Using Wetting Front Detectors (WFD) as a Cheap and Easy Way to Manage Water and Nutrients in Macadamias – Dr. Theunis Smit

When it comes to managing water and nutrients in macadamias, we are often left with two options. We either have to spend a fortune on high-end equipment to help us manage our resources or we simply neglect to monitor water and nutrient use. Fortunately, some basic and inexpensive tools are available to help growers manage these critical components of the production system. Wetting front detectors (WFD) were developed in response to low adoption of existing irrigation tools. Prof. Richard Stirzaker describes a WFD as a switch, which alerts the irrigator that a front of a given strength has passed a given depth in the soil. The WFD comprises a specially shaped funnel, a filter and a mechanical float mechanism (Figure 1).

FIGURE 1 FullStop Wetting Front Detector (WFD). The funnel part is buried in the soil with the black tube protruding above the soil surface. When a wetting front reaches the detector, a red indicator pops up. Detectors are usually placed in pairs, about one third and two thirds down the active root zone.

When rain falls or the soil is irrigated, water moves downwards through the rootzone.  The infiltrating water converges inside the funnel and the soil at the base becomes so wet that water seeps out of it, passes through a filter and is collected in a reservoir. This water activates a float, which in turn operates an indicator flag above the soil surface.  There are no wires, no electronics and no batteries.

According to Prof. Stirzaker, If the soil is dry before irrigation, the wetting front will not penetrate deeply because the dry soil absorbs most of the water. A long irrigation would be needed to activate a detector. However, if the soil is relatively wet before irrigation, it cannot store much more water, so the wetting front penetrates deeply (Stirzaker 2003, Stirzaker and Hutchinson 2005).

He further notes that knowing how deep a wetting front moves into the soil is critical for irrigation management. If a crop is given frequent but light sprinklings of water, the wetting front will not go deep and the WFD will not be activated. Much of the water will evaporate from the soil surface. If too much water is applied at one time, the wetting front will go deep into the soil, perhaps below the rooting depth of the crop, wasting water, nutrients and energy.

Furthermore, the WFD retains a sample of water which can be extracted via a tube using a syringe. This can be analysed for its salt or nitrate concentration using simple tools such as nitrate test strips and an Electrical conductivity (EC) sensor. Monitoring EC or nitrate levels can tell you more about irrigation management than measuring water content itself. For example, nitrate levels will drop sharply if over-irrigation occurs (Stirzaker and Wilkie 2002). Depending on the quality of the irrigation water, EC levels will gradually rise during periods of under-irrigation (Stirzaker et al 2004, Stirzaker and Thomson 2004).

Of particular interest to most growers will be watching the videos of Prof. Stirzaker explaining these and other useful irrigation and nutrient management tools in his own garden:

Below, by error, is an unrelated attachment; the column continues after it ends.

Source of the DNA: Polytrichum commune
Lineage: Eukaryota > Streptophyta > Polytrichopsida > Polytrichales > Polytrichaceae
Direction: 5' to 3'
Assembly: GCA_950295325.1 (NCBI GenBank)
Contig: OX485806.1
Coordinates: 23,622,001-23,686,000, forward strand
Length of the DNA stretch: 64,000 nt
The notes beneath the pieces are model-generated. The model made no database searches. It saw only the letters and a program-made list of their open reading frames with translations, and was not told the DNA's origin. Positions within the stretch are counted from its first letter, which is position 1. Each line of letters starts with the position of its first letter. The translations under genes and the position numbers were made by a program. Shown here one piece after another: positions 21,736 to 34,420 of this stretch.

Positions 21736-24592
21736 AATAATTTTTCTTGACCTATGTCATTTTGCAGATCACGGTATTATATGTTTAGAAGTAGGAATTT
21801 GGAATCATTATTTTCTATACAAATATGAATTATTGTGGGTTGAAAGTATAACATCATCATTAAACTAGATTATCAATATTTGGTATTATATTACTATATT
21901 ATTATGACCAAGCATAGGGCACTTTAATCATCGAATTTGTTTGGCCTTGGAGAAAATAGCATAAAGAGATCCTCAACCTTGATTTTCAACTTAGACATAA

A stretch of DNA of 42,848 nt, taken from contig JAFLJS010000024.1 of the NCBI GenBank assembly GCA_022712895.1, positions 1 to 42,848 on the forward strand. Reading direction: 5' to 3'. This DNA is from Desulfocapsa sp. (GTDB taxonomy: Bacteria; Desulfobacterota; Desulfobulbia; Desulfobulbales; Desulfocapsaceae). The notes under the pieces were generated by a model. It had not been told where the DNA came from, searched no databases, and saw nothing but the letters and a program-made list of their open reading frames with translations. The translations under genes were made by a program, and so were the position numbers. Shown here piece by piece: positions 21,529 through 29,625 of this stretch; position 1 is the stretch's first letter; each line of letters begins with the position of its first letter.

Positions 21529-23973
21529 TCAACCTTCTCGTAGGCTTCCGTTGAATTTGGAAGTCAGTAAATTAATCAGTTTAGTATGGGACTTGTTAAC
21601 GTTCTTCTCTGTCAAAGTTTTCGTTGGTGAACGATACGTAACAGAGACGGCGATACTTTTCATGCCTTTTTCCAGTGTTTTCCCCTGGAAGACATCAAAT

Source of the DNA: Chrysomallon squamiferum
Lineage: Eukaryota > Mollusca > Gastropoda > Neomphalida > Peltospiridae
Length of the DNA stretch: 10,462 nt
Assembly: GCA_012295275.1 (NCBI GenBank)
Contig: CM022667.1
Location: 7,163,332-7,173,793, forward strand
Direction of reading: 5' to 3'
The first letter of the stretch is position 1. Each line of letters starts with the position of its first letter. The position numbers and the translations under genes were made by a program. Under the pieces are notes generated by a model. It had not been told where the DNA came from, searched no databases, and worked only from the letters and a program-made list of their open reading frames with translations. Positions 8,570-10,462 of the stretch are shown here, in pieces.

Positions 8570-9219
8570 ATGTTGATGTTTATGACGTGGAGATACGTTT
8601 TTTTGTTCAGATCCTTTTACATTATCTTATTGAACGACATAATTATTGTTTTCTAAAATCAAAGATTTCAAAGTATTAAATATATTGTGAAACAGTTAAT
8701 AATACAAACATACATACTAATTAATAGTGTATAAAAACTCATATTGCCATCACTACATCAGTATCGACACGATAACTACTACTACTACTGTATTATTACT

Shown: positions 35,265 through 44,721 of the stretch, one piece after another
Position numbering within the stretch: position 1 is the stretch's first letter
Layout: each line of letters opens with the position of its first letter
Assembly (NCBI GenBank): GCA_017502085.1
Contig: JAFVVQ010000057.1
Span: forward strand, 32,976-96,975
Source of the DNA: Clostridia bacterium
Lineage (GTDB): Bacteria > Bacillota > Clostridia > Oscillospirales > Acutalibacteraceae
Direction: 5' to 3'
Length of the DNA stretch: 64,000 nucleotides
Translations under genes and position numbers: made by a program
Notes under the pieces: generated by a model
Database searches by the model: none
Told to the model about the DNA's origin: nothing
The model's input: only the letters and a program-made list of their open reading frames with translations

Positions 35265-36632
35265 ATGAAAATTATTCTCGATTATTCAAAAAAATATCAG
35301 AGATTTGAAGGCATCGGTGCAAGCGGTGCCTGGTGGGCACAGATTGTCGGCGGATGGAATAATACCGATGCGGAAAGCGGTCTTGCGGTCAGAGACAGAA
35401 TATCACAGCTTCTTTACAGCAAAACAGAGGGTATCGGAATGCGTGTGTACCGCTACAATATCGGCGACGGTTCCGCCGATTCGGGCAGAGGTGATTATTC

Installing a wetting front detector – https://youtu.be/pFdLjPepVL0

The wetting front explained – https://youtu.be/ptBlPBK_Zxs

Detecting the wetting front – https://youtu.be/gYk07ZGZbqo

Nutrient leaching explained – https://youtu.be/46ff1FILQhw

These tools and many other, reasonably priced and practical tools, are explained in great detail on the Virtual Irrigation Academy (VIA) website (https://via.farm/). VIA is a global community that aids farmers and communities to learn how manage water and nutrients to grow more food.

Why are these tools so useful in macadamia production systems?

Macadamias have shallow root systems and are particularly sensitive to overwatering. The sensitivity to overwatering is not only linked to the increased risk of root rot (Phytophthora), but also to the fact that nutrients are leached passed the rootzone. Using simple tools such as a WFD, macadamia growers would be able to monitor that both water and nutrients are not going past the rootzone, which will not only help them use resources more efficiently but could potentially increase both yield and quality. Furthermore, these tools are reasonably priced, practical and user friendly and could therefore be used by an array of macadamia grower.

For more information regarding these and other tools, please feel free to contact the folks on the VIA platform, or to contact myself (theunis@darwinhort.com).

References

Stirzaker RJ and Hutchinson PA (2005). Irrigation controlled by a Wetting Front Detector: field evaluation under sprinkler irrigation. Australian Journal of Soil Research (in press)

Stirzaker R, Stevens J, Annandale J, Maeko T, Steyn J,Mpandeli S, Maurobane W, Nkgapele J & Jovanovic N(2004). Building Capacity in Irrigation Management with Wetting Front Detectors. Report to the Water Research Commission No. TT 230/04.

Stirzaker R and Thompson T (2004). FullStop at Angas Bremer: A report on the 2002-3 data to the Angas Bremer Water Management Committee Stirzaker RJ (2003).

When to turn the water off: scheduling micro-irrigation with a wetting front detector. Irrigation Science 22, 177-185.

Stirzaker RJ and Wilkie J (2002). Four lessons from a wetting front detector. Irrigation Australia 2002 conference, 21-23 May, Sydney.

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